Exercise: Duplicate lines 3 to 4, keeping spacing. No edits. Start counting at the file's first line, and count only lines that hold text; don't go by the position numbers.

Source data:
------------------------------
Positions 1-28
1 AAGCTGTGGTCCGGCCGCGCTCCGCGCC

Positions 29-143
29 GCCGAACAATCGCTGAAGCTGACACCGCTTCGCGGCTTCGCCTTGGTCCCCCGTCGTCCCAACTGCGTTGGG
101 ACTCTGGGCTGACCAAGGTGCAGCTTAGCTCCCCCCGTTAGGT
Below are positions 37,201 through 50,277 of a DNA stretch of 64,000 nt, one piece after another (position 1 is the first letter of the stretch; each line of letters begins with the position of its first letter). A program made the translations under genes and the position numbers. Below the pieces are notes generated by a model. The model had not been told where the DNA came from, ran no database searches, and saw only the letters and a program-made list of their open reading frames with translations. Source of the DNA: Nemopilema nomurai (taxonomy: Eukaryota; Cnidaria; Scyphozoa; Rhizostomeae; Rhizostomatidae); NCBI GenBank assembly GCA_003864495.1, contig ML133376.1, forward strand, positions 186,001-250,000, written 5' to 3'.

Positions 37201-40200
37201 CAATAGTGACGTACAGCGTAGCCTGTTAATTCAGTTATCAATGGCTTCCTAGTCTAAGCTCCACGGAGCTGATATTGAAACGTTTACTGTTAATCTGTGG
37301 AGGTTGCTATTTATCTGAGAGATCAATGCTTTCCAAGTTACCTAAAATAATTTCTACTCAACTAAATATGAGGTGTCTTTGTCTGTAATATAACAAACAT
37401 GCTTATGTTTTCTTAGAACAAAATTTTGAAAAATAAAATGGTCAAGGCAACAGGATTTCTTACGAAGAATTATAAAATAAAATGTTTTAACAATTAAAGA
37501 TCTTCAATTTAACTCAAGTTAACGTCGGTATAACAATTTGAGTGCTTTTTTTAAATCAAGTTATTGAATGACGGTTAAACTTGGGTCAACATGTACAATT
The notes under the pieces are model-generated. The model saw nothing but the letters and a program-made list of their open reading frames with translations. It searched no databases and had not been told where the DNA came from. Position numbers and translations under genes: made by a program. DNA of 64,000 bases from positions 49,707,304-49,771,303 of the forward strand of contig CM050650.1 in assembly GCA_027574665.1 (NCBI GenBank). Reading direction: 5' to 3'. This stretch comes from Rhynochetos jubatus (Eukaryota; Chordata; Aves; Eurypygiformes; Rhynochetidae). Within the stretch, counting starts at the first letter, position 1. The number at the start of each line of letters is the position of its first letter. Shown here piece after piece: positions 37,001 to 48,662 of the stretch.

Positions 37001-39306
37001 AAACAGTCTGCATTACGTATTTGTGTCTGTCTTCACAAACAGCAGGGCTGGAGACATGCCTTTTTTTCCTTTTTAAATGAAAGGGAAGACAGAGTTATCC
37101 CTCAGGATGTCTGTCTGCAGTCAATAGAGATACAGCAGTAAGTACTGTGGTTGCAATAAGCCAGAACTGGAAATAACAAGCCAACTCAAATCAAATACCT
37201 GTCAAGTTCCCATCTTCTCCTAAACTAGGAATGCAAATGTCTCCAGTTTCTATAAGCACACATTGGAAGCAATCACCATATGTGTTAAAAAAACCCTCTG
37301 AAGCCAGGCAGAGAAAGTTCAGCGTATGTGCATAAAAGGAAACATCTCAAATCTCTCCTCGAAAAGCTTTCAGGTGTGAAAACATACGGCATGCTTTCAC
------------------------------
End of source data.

Positions 29-143
29 GCCGAACAATCGCTGAAGCTGACACCGCTTCGCGGCTTCGCCTTGGTCCCCCGTCGTCCCAACTGCGTTGGG